Recently, it has been discovered by a Toronto Star analysis, that an astounding number of individuals without any charges or convictions are listed on the Royal Canadian Mounted Police’s CPIC (Canadian Police Information Centre) database. Many of those who are on this list have been affected in negative ways because of it. Some of these negative experiences and implications include, being denied a volunteer position within an organization because that one’s name is found to be contained within the CPIC data, an employer finding out that a person’s criminal record is not clean and choosing not to hire him/her as a measure of caution, or not being able to cross the border to the US because one has been labeled as having a , ‘mental instability’ or having made a ‘suicide attempt,’ (The Star, 2014) all of which are things that should not be getting in the way of a person trying to: travel, obtain employment, or give back to their community through volunteer work. Ontario’s privacy commissioner, Ann Cavoukian even went so far as to say that it ‘ruins lives’ (The Star, 2014).
The RCMP’s reasoning behind collecting and recording this information on individuals, regardless of whether or not they have been charged and/or convicted are all follows: it is done for the safety of the person themselves, the safety of the general public and for the safety of police officers, in the case that they ever come in contact with those people. Sgt. Greg Cox, an RCMP spokesperson stated, ‘The information allows police services to be aware of individuals that may be a danger to themselves or others and assists police in determining appropriate responses or actions to take relative to that individual’ (The Star, 2014).
The question remains, if these individuals have not ever been charged or convicted of an offence, then why are their names contained within the CPIC data? These include people who have: had mental health issues or have threatened or attempted to commit suicide in the past. Even those who have had someone call the police to complain about them, where no charge or conviction resulted, are included (Toronto Star, 2014). Every interaction involving the police is recorded and stored.
CPIC is clearly a form of surveillance, defined by Haggerty and Ericson as, the ‘collection and analysis of information about populations in order to govern their activities’ (Haggerty & Ericson, 2006, p. 3). It is the amalgamation of different technologies of surveillance to create a master source about the many details in an individual’s life. I think Haggerty and Ericson would consider CPIC to be a form of “computerized ‘datavalence'” (as cited in Haggerty and Ericson, 2006, p. 4), in which large amounts of information are being processed and evaluated electronically in order to adhere to the idea of risk management and safety in this particular case.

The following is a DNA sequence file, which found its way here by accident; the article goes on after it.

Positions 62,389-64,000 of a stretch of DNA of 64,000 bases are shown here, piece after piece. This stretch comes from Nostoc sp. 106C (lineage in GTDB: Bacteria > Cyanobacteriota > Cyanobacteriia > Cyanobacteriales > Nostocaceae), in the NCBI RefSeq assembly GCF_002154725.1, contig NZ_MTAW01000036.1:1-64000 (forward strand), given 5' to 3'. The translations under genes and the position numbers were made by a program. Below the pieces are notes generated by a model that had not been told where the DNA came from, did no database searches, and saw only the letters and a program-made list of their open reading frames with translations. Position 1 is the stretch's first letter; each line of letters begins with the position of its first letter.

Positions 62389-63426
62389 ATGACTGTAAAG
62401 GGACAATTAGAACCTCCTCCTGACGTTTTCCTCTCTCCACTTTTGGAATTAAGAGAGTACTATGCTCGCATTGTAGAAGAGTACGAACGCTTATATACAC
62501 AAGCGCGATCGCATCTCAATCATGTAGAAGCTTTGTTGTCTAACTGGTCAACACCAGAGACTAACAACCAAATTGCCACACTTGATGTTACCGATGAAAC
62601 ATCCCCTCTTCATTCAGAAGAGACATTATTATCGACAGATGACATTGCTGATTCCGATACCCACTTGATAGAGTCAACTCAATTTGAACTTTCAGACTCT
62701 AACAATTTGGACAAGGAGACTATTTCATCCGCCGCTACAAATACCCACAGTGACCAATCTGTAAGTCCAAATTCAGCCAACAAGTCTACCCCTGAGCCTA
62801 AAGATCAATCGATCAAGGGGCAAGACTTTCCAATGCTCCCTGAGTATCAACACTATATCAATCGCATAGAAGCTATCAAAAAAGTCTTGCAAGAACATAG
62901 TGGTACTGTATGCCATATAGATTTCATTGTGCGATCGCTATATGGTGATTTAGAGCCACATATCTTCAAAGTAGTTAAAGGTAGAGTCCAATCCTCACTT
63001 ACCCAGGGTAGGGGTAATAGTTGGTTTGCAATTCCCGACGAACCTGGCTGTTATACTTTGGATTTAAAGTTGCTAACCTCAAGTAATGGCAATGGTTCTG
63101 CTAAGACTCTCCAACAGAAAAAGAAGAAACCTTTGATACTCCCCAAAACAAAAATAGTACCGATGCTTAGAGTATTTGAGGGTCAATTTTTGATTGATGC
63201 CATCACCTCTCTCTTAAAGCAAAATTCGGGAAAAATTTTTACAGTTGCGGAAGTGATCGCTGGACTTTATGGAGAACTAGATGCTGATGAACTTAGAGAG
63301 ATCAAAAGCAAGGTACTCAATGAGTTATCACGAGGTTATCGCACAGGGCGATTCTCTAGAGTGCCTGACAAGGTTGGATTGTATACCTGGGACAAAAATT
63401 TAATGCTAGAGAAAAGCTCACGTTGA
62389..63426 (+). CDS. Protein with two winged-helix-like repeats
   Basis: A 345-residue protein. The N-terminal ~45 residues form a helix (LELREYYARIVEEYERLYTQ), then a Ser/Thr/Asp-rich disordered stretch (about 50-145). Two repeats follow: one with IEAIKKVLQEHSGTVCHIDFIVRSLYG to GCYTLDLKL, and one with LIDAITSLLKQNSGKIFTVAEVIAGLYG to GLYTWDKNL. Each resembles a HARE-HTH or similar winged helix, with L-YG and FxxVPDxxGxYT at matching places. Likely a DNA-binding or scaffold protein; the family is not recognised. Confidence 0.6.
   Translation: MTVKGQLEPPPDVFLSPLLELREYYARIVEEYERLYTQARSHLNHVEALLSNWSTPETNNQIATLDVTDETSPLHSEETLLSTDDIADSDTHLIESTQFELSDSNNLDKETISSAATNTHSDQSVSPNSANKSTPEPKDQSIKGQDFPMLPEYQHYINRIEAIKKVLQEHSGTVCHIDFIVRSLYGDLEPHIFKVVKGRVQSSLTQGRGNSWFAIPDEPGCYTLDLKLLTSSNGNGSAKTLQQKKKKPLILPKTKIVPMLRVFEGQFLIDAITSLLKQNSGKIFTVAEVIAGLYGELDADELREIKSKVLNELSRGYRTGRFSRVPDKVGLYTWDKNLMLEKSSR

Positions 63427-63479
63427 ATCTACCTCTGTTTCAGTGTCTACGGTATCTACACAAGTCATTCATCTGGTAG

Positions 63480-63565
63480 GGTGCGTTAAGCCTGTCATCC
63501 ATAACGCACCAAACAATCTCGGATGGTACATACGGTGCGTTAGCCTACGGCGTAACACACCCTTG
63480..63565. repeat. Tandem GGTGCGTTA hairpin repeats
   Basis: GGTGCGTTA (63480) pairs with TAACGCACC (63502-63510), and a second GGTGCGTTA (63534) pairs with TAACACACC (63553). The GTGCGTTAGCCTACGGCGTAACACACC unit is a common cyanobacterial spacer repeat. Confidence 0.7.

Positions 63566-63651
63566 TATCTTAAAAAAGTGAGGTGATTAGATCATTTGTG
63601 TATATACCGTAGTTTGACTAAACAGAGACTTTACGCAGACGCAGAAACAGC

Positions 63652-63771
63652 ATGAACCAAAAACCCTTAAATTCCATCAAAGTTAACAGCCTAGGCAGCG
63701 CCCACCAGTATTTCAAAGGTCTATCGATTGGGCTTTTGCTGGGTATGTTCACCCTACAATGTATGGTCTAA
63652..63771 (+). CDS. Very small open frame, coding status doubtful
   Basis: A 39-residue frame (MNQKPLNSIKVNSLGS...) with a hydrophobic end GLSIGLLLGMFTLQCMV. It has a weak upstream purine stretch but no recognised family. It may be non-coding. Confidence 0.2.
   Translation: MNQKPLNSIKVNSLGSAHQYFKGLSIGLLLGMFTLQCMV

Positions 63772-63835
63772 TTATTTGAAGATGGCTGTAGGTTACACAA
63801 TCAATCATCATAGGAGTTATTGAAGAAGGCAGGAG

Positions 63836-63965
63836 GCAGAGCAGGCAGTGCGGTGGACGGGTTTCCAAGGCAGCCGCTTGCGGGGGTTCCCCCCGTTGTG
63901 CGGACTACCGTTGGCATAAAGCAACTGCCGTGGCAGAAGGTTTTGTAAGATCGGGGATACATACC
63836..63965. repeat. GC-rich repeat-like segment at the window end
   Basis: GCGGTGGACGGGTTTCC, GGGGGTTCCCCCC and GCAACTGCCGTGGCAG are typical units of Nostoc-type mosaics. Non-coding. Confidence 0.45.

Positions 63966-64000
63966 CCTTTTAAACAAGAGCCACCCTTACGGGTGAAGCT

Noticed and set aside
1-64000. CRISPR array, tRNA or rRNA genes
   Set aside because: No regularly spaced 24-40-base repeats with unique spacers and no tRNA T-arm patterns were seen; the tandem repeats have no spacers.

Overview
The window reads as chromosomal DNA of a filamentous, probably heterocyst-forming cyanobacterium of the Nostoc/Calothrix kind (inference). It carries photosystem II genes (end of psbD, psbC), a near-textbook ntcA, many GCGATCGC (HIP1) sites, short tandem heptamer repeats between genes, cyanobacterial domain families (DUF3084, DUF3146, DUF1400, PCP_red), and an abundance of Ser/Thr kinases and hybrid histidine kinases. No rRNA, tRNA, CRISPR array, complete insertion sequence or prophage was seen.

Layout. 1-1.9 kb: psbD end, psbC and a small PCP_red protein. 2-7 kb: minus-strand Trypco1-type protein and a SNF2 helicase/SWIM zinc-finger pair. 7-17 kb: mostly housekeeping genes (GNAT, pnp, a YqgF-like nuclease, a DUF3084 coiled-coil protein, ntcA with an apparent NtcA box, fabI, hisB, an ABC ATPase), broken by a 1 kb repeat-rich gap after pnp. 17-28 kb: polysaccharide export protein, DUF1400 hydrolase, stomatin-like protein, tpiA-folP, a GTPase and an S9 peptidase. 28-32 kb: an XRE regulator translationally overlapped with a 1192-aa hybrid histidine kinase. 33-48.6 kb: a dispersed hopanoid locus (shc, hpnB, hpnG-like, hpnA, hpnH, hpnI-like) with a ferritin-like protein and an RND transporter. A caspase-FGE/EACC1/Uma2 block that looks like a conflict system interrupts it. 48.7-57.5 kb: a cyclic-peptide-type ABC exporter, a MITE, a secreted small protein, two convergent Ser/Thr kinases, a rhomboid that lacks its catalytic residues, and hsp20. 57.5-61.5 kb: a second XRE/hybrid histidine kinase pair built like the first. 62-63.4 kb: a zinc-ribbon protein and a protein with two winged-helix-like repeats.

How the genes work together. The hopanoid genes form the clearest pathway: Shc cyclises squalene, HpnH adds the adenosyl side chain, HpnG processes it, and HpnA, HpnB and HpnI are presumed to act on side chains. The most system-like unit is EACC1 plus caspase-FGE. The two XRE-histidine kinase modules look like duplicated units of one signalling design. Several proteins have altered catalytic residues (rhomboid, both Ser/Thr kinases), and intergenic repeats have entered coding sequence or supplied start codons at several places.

The concepts of ‘function creep’ and ‘data double’ can help make sense of what appears to be a serious issue for many citizens of the public surrounding the contents of CPIC data. The term ‘function creep,’ is defined as ‘the gradual widening of the use of a technology or system beyond the purpose for which it was originally intended.” (dictionary.com) which is exactly what seems to have happened with the RCMP’s CPIC database. The online CPIC data system was originally created in 1972 for the purposes of recording the personal information of those who had either been charged or convicted of a crime. Those who had been charged would have the charge removed after 5 years, and those who had been convicted would have that information absolved after a certain period of time, depending on the nature of the case (The Star, 2008). The database was intended to be used solely for those reasons, however these original guidelines of are not being adhered to. The RCMP has slowly extended beyond this scope and has started to record data that should not have been recorded in the first place. In addition to that, information about individuals (who don’t have charges/convictions) is not being expunged after a certain amount of time. Anne, a woman who had a bad experience with CPIC data coming back to haunt her, made a powerful statement when she said, ‘The convicted are protected. But these non-conviction record releases definitely violate my constitutional rights to be heard, to defend myself against these false records (The Star, 2014).
This has caused an uproar in many individuals who are having a tough time being accepted into volunteer organizations, getting jobs and even crossing the border without issues arising in regards to their name popping up in CPIC data even though they have not committed a crime but are simply in the database for the sake of ‘surveillance,’ which Haggerty and Ericson define as, ‘the collection and analysis of information about populations in order to govern their activities’ (Haggerty & Ericson, 2006). The CPIC database helps to create what is termed as, a ‘data double,’ a compilation of information about a person from various sources which are normally separate from one another, but once pieced together, form a digital version of the self which is sent to a central location and then dispersed amongst technologies (i.e. computers) in a way that serves the purposes of an institution (Haggerty & Ericson, 2006). In the case of the CPIC database, the primary purpose is said to be that of safety. The problem with this is that an individual’s entire character is being judged and based on a piece of information stored within the database which is causing individuals to experience major inconveniences and frustrations with the system, as has been demonstrated in the results of the Toronto Star analysis.
Haggerty, K. D., & Ericson, R. V. (2006). The New Politics of Surveillance and Visibility. In R. V.
Ericson & K. D. Haggerty (Eds.), The new politics of surveillance and visibility (pp. 3–25).
Toronto: University of Toronto Press.